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Mexico City’s Mayor Caught in Political Fallout After Train Crash

Their rivalry has long been a subject of speculation by pundits, and on Tuesday, two of Mexico’s brightest political stars were in the spotlight for all the wrong reasons.

After the deadly subway train crash in Mexico City, public anger on Tuesday turned toward the city’s mayor, Claudia Sheinbaum, and a former mayor who is now Mexico’s foreign minister, Marcelo Ebrard.

Both are widely seen as possible successors to President Andrés Manuel López Obrador.

“Absolutely nothing will be hidden,” Mr. López Obrador said at a news conference on Tuesday morning. “The people of Mexico must know the whole truth.”

But even as the president spoke, the political fallout was evident at his news conference. Both Ms. Sheinbaum and Mr. Ebrard faced harsh questioning from reporters: she for the possible failure to detect faults that led to the deadly crash, and he for overseeing the construction of a subway line plagued by accusations of mismanagement and corruption.

Publicly, at least, the two political heavyweights presented a united front.

“We are in agreement to get to the bottom of this and work together to find the truth and know what caused this incident,” said Ms. Sheinbaum, who avoided blaming any government figures for the accident.

Mr. Ebrard, asked whether he feared being held ultimately responsible for the tragic accident, denied any wrongdoing and said he would cooperate with the investigation.

“If you have nothing to hide, you have nothing to fear,” he said. “Like anyone else, I am subject to whatever the authorities determine, but even more so as a high-level official, as someone who promoted the construction of the line.”

Mr. Ebrard was mayor of Mexico City from 2006 to 2012, and the subway line, known as the Golden Line, was one of the landmark projects of his administration.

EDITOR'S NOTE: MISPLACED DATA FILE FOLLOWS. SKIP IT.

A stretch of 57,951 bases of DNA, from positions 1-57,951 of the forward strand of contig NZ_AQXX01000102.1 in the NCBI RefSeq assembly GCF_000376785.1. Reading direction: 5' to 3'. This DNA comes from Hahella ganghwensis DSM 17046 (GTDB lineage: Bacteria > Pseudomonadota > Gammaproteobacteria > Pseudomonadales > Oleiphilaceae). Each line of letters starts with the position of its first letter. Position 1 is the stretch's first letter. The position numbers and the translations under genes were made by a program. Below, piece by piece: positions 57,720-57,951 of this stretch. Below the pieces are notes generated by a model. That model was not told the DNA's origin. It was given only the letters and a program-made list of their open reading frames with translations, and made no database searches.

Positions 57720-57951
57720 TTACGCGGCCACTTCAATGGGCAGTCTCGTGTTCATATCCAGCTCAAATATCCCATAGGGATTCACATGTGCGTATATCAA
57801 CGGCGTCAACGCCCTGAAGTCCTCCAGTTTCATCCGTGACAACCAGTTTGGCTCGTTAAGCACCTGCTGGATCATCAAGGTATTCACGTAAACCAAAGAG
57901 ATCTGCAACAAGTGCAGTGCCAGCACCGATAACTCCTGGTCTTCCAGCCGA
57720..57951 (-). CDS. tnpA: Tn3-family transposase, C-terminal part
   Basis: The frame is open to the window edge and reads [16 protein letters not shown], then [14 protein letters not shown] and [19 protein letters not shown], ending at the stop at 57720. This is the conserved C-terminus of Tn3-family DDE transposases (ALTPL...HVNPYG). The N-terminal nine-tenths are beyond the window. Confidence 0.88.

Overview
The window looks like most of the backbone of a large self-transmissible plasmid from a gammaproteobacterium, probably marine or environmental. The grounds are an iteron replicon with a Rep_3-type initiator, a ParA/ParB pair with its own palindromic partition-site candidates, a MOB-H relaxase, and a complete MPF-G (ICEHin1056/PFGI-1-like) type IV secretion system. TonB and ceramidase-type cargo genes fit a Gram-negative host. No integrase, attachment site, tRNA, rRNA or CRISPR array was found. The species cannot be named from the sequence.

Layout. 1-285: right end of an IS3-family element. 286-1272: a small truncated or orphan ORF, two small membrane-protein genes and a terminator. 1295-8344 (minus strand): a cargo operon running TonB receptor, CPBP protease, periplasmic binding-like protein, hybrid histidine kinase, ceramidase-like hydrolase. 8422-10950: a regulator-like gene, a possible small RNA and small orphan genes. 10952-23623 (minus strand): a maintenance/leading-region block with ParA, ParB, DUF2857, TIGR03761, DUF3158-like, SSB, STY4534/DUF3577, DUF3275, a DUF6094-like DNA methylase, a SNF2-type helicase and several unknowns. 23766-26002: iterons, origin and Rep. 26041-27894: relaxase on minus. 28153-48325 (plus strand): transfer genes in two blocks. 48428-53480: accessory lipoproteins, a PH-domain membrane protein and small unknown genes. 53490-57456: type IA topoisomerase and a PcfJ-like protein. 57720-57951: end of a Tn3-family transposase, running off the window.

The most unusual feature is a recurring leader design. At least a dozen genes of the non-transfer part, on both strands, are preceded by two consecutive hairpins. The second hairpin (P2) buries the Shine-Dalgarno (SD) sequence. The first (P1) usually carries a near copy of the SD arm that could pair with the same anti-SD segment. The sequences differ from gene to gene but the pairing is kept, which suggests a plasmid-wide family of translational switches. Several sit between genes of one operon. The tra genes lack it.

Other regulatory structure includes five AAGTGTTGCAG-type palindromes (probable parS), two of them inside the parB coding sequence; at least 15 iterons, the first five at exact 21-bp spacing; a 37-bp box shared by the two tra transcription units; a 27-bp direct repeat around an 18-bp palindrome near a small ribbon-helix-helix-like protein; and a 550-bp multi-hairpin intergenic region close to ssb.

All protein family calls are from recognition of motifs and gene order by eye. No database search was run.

In another news conference on Tuesday afternoon, Ms. Sheinbaum said that “to guarantee transparency and objectivity,” a Norwegian company that is not involved in running the system would lead a detailed engineering analysis of the collapse.

The crash occurred a month before legislative elections that the governing party, known as Morena, is expected to dominate. Mr. López Obrador — also a former mayor of the capital — has a high approval rating throughout the country but is less popular in Mexico City.

Ms. Sheinbaum and Mr. Ebrard are both members of Morena, and both are vying to succeed Mr. López Obrador as president when his term ends in 2024.

Mr. López Obrador, who campaigned on improving Mexico’s infrastructure, has spearheaded ambitious public transportation projects since taking office in 2018, including nearly 1,000 miles of railway stretching across Mexico. He has sought to create a legacy through several landmark projects and, soon after taking office, stopped the construction of a half-built airport that a rival party had started to build for Mexico City.

Even though the construction was advanced and the government had spent billions of dollars on the airport, Mr. López Obrador scrapped it to build another airport at a different location, reimagining the project in his name.

Yet the president’s flashy projects have come at the expense of more urgent needs, including water infrastructure problems in a country increasingly burdened by droughts and Mexico City’s subway system, a key mode of transportation for the sprawling capital’s population of nearly 22 million.

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